• What’s your student travel advice? What should other Salve students know before they go abroad?

Traveling is a bit tiring but extremely rewarding. In the beginning of the semester I made a list of places I would like to visit and so far I have visited 8 out of the 11 places. The next step to plan a trip was finding people who wanted to travel to the same places as me. Once I found a place and people to go with the next step was finding accommodation and transportation. The planning includes finding a hostel/Airbnb. Sometimes the Airbnb is cheaper with more people then you look for the best form of transportation. For transportation the bus will almost be cheaper but also longer. It is important to always compare flights and prices in order to find the cheapest ones available. Some of the low cost airlines include EasyJet, Ryanair, and other companies that have basic fare prices tend to be lower cost. Furthermore you have to be careful because some airports can be more expensive than others due to their unique location. For example Lyon airport is smaller than most and isn’t known for its cheap flights however you can always travel to nearby airports to find cheaper tickets. Also I highly recommend participating in all the events the program arranges because it gives you the opportunity to meet people in your program and find people to travel with as well.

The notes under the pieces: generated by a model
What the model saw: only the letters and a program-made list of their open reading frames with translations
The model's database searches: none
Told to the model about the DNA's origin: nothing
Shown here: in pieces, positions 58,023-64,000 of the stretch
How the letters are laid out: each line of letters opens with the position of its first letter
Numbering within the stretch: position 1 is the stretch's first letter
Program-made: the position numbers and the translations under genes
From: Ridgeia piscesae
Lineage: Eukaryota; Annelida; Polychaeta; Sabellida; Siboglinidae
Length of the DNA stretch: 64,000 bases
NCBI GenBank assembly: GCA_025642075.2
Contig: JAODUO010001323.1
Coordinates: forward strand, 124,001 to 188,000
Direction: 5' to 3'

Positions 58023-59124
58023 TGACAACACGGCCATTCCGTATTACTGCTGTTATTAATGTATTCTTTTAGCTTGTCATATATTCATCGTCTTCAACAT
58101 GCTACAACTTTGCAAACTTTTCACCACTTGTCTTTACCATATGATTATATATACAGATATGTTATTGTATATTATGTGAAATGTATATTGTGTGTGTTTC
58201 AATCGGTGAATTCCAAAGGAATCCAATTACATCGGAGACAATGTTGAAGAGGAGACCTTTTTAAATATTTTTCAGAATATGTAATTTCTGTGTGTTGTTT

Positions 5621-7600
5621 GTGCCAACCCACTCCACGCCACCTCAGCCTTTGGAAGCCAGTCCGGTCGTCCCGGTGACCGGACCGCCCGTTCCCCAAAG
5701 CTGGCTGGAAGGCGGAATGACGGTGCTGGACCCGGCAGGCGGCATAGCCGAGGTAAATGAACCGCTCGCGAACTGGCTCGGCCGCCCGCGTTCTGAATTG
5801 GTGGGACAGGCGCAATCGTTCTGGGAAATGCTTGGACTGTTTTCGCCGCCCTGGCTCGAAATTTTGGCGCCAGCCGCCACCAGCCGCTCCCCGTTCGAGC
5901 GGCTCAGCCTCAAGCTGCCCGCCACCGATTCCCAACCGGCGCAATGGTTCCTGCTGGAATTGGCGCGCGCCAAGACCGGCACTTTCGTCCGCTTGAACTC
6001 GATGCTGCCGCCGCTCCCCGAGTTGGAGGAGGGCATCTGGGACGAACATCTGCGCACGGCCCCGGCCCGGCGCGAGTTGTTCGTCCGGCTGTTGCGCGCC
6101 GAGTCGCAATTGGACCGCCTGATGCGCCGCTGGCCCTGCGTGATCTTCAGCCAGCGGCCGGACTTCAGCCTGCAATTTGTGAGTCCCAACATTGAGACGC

• “I’m not sure if I still want to go abroad because I don’t want to miss opportunities at Salve”

Salve will still be there when you return from studying abroad. It is not going anywhere and it is easy to keep in touch with professors and friends who are still at Salve. Also, this is a one in a lifetime experience and it’s not worth worrying about what’s happening at home when you will be experiencing a whole new way of life. Just one thing about keeping in touch, it goes in waves. There are times when you can talk to friends every day and times when you can’t talk for weeks cause your traveling or have some schoolwork. This is completely ok and you shouldn’t be worried about this especially because there are many new people to meet from around the world.

  • “Why should I study abroad?” Are you happy with your decision to study abroad? If yes, explain why.